JEFFERSON CITY, Mo. – The war over liquor regulations continues to wage on in the United States, with two states delivering significant blows in recent weeks.
Florida Governor Rick Scott in late May decided against knocking down the “liquor wall,” instead, he vetoed the measure that would have removed a law that requires liquor to be sold in separate stores from grocery stores and other retailers. (Interesting sidenote: Gov. Scott was born in Missouri.)
Currently, 29 other U.S. states have similar laws in place, but they require spirits to be housed in separate grocery aisles, not separate stores.
Opponents of the bill argued it would increase alcohol consumption, underage drinking and alcoholism. But Gov. Scott said that it was the liquor store owners and employees that swayed him to veto the bill.
“I have heard concerns as to how this bill could affect many small businesses across Florida,” Scott wrote in his veto letter. “I was a small business owner, and many locally owned businesses have told me how this bill will impact their families and their ability to create jobs.”
Meanwhile, a federal court on Tuesday dismissed a suit by Total Wine & More, which would have lowered prices and increased competition in Connecticut.
The lawsuit sought to overturn the state’s system under which manufacturers, wholesalers, and retailers combine to establish the minimum prices allowed for the alcohol sales.
Total Wine argued that the Connecticut pricing system is unfair to consumers and to retailers trying to reduce prices in order to obtain a bigger share of a competitive market.
Under Connecticut law, liquor retailers cannot sell wine and spirits below cost. Connecticut is the only state with such a prohibition.
But the question here is this: do these rulings and decisions have any implications about what could come next in the Show-Me State?
Aaron Baker is a lobbyist with Axiom Strategies who had worked with opponents of liquor legislation that appeared before the Missouri General Assembly this past session. He says that these kinds of measures seek only to allow for more easy sales by big-box retailers like Sam’s Club, Walmart, and Total Wine.
The groups he represented fought against the legislation, arguing that cheap liquor increases consumption.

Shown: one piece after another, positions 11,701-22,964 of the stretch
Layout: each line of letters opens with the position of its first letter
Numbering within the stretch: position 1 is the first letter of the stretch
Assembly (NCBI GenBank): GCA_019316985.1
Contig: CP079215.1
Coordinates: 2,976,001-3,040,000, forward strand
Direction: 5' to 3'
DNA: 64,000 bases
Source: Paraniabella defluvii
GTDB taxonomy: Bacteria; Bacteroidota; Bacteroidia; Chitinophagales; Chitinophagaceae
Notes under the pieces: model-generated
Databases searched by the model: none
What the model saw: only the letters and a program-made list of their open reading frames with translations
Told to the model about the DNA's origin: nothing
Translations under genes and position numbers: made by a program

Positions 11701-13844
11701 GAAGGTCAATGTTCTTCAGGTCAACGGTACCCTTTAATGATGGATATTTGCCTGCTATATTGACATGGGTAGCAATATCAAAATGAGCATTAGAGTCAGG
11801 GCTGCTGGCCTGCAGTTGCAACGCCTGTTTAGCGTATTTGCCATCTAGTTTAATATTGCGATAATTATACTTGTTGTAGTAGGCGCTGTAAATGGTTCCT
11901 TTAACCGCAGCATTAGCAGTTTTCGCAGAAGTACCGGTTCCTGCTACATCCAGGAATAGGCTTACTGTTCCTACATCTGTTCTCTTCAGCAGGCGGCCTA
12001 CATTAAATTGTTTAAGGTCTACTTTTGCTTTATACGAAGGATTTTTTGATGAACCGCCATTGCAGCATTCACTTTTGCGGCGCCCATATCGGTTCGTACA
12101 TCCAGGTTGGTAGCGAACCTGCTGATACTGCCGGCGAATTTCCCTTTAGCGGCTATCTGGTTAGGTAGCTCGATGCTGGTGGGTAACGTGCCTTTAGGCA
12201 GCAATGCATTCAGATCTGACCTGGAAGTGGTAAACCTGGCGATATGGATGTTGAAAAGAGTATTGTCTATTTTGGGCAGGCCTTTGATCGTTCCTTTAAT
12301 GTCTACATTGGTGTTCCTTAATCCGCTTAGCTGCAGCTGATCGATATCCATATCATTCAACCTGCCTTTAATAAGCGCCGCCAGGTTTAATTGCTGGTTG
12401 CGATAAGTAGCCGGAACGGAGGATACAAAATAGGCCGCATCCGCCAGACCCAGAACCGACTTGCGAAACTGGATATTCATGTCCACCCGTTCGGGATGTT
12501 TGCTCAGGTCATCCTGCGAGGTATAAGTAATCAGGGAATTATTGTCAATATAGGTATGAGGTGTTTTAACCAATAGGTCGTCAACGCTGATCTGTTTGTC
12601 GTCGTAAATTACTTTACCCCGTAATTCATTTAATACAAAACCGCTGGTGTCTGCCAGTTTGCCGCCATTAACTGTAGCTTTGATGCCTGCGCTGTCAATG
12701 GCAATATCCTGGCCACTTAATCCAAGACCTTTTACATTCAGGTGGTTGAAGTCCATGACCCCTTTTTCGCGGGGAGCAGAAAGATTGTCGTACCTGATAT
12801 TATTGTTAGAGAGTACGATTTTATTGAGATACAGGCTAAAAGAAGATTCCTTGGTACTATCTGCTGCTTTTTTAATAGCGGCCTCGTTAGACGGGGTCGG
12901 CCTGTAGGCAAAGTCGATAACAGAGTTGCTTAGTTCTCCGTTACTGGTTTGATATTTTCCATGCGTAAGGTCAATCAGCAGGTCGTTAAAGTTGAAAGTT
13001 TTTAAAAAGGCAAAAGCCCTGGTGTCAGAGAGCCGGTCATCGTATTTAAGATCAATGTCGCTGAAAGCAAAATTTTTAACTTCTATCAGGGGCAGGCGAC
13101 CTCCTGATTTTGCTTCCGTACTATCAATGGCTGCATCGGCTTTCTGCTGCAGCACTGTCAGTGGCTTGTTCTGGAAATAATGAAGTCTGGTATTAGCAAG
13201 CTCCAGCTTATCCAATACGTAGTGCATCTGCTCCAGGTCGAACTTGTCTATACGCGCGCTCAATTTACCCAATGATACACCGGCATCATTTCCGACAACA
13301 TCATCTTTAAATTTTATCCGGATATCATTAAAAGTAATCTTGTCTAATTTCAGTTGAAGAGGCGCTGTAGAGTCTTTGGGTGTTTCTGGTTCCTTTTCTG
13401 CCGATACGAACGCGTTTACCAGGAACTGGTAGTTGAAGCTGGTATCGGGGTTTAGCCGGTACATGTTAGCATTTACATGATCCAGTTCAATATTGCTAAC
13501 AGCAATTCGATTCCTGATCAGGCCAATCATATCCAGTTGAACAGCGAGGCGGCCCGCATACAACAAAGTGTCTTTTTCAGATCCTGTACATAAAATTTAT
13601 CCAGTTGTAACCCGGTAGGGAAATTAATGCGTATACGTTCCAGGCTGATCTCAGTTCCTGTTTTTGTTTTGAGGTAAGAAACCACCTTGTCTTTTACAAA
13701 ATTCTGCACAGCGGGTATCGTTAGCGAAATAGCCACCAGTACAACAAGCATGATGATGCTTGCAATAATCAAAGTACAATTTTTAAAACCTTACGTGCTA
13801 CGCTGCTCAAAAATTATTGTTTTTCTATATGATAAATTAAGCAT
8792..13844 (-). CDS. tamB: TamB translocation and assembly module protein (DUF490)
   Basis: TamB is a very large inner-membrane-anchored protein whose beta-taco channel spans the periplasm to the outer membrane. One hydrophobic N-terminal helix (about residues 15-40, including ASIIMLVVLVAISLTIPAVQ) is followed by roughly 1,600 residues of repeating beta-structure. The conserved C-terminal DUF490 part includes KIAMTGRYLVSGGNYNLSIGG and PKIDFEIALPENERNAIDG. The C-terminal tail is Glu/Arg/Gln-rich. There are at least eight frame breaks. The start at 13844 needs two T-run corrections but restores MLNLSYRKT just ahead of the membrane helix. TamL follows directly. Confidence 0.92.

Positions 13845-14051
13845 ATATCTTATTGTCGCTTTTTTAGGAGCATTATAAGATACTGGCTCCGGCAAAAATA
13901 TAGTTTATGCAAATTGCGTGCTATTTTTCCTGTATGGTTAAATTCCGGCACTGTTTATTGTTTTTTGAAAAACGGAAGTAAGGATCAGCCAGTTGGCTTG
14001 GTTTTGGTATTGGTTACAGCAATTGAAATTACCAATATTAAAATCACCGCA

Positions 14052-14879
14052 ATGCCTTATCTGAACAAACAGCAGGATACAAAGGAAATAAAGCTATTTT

“The thing about these big retailers is that they can buy train cars full of liquor at a discount out of state, allowing them to undercut the competition, in ways that a smaller mom and pop stores can’t keep up,” he said. “It’s not a free market, necessarily, because of the regulations that are on liquor. Any time you make liquor cheaper, studies show that it increases consumption. And increased consumption would have a societal cost.”
Baker says that the driver behind the push for changed liquor laws in Missouri is Total Wine, which owns three stores in Missouri.
Total Wine became the subject of discussion this past legislative session in regard to a bill, HB 433, which was sponsored by Rep. Robert Cornejo, R-St. Peters.
That legislation sought to allow retailers to use coupons to advertise special discounts, a turn from the current state standards.
HB 433 managed to pass the Missouri House and had a Senate hearing, which is the furthest any of this type of legislation has reached in some time.
In a Q&A with the Missouri Times, Cornejo shared his thoughts on the state’s liquor laws:
“This is certainly not something I ran a campaign on or thought much about before I got into the legislature. However, as you start to look at the alcohol industry you come to learn that a lot of the rules and regulations that were put into place were done so decades ago after Prohibition ended and the federal government turned the alcohol industry over to the states. So, while some rules and regulations may have made sense back in the 1930s, they are old, outdated, and simply not workable in today’s modern era. Some regulations are certainly necessary, but they must be reasonable. Just as we have updated regulations for Uber/Lyft and attempted for hair-braiding, this is another area where Republicans can take the lead and work on reducing out-dated, burdensome regulations that are, in some instances, unconstitutional.”
While Cornejo is expected to file the legislation again in the next session, supporters of the legislation are also looking at ways to change the law through another route: the judiciary.
Currently, there’s a long-running challenge by the Missouri Broadcasters Association and other plaintiffs to state regulations governing alcohol advertising. Both sides of the issue are now awaiting a federal court hearing on the issue, with opponents of the current laws arguing that it violates commercial free speech. U.S. District Judge Doug Harpool had set a scheduling conference in that lawsuit to take place on July 6 at 11 a.m.